Jane RitchardJane Ritchard has nearly 30 years’ experience as an accounting professional. Jane is the Finance Director at Wotton + Kearney, a specialist insurance law firm.  She has also worked in senior finance roles at Curwood Lawyers and Clayton Utz. 

Prior to this, when not travelling, working in the UK or doing contract work, Jane spent 12 years working on and off at Deloitte, progressing from office junior to auditor, to small business practitioner and then to internal finance manager and consultant. 

She is member of the ALPMA Board and Chair of the ALPMA NSW Committee. 






Business development for our changing times

Tuesday, October 11, 2016

By Ryan Smyth, Business Development Manager, Coffey Group


“Looking forward, 69% of firm partners expect to see negative legal fees pressure, 38% a downturn in investment and 46% disruption from low cost law firms.”  - Macquarie 2015 Legal Benchmarking

Makes grim reading.

However, as the saying goes, "every cloud has a silver lining". In that respect, I look at changing market conditions as a huge opportunity - no matter if you are a bull or a bear. 

Change presents opportunity…period!

So how can we access this opportunity? How can we be ready? What steps should we take? When should we take them?

Hopefully your practice is performing well and there are no clouds on the horizon. 

Even if this is the case, my experience across multiple businesses and geographies is that the following basic steps provide a platform for growth (and the start of a journey), either against a declining market or to significantly outperform a bull market - if you are lucky enough to be playing in one.


Set your vision


“Vision must remain constant.” Sally Carbon - Australian Olympian


What is the collective vision for your firm that will remain constant in the face of any market, no matter how difficult or dynamic?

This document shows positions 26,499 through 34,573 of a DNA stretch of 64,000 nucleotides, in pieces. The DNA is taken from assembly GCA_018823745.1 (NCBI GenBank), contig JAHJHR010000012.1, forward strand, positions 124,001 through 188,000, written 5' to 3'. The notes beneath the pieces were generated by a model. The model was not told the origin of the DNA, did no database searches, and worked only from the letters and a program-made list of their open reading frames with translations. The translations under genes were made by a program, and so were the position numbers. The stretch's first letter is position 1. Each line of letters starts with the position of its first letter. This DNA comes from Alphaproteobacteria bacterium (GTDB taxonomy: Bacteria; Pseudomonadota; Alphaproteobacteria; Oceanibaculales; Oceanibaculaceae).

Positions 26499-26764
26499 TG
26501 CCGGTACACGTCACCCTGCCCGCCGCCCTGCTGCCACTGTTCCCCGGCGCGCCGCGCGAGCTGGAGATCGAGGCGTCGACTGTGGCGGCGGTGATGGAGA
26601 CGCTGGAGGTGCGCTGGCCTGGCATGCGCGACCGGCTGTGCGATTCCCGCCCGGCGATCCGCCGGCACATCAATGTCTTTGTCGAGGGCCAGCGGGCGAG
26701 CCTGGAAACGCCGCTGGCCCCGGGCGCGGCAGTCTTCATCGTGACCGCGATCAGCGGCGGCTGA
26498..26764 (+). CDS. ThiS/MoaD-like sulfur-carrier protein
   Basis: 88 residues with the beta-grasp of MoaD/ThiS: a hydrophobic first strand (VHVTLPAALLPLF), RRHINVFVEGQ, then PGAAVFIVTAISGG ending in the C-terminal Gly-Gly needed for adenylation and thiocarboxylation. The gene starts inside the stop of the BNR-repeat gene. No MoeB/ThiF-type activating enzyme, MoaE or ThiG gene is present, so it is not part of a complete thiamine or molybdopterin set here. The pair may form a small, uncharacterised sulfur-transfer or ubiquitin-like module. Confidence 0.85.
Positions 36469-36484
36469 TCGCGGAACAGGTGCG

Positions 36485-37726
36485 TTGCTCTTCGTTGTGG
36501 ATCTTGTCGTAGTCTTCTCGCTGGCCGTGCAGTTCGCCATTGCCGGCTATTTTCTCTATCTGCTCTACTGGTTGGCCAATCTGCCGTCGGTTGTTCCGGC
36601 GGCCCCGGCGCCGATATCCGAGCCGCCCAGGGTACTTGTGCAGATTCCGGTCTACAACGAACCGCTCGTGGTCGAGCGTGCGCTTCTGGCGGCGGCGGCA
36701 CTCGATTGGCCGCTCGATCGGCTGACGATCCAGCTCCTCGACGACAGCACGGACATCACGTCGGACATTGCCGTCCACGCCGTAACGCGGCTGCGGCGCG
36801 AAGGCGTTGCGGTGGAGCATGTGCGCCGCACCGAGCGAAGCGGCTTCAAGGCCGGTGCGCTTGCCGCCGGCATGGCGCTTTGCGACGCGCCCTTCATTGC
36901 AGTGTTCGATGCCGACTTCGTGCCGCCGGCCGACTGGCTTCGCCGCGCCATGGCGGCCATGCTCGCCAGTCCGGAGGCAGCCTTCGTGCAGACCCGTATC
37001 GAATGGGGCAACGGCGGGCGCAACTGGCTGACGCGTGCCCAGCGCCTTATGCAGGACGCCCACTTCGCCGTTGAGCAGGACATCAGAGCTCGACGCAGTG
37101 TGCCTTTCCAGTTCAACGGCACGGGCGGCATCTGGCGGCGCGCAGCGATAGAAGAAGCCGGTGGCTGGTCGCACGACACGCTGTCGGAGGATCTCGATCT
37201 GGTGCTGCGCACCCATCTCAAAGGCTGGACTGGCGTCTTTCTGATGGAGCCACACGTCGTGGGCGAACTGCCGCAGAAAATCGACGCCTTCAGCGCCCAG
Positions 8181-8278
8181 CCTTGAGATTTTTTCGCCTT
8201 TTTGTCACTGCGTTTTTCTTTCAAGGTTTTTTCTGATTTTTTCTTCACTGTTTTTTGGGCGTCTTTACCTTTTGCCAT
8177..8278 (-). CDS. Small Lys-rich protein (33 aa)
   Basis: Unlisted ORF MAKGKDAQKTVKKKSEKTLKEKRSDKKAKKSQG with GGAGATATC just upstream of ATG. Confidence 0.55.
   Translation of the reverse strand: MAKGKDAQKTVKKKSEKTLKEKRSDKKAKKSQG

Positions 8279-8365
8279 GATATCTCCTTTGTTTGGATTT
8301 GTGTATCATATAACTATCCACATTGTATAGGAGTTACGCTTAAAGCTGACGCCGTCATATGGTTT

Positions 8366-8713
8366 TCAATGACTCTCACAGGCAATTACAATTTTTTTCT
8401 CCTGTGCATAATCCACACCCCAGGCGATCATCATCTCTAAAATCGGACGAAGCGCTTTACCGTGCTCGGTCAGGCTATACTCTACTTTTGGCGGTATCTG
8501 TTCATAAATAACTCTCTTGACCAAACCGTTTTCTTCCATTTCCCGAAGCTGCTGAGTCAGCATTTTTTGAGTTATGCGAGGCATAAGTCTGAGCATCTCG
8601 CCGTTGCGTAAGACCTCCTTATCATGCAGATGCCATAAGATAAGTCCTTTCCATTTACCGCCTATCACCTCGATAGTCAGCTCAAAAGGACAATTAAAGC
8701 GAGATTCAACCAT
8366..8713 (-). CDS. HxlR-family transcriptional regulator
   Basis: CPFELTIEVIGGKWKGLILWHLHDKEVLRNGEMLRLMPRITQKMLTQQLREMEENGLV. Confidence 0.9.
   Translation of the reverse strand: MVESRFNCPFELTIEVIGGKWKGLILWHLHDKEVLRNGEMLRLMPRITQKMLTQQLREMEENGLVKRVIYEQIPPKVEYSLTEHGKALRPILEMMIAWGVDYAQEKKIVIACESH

Your firm must have a vision. Every staff member should know it and it should resonate with them. Your vision should give staff the confidence that, as a collective, they are working toward something bigger, something better, something more exciting than just profits! 


Investigate and baseline your firm


‘Every battle is won before it is fought.’ – Sun Tzu, Art of War

In order to get where you want to be, you need to first understand where you are and where you’ve been.

Develop a set of baseline metrics and measures to understand exactly where your business is and where it is heading. Develop specifics objectives around your future desired state for 12, 24 and 48 months from now. This forms your starting point from which all progress will be measured.


With respect to business development, baseline your sales effort. Some of the key elements you may wish to understand are:

  • Win rate
  • Cost of sale
  • Client retention
  • Forward order book, weighted, unweighted, actual, book risk
  • Run rate
  • Commission size breakdown
  • Sales governance: Are you doing account planning, territory plans, sale call summaries, do you have a CRM, are you using it? What’s working for you, what’s not?
  • What does your business development team look like? Do you have one? Do you need one?

Strategy and tactics


‘Strategy without tactics is the slowest route to victory. Tactics without strategy is the noise before defeat.’ – Sun Tzu, Art of War

Strategically, where will you get the revenue you need to meet or exceed your desired state, over the next prescribed period?

spheres of strategy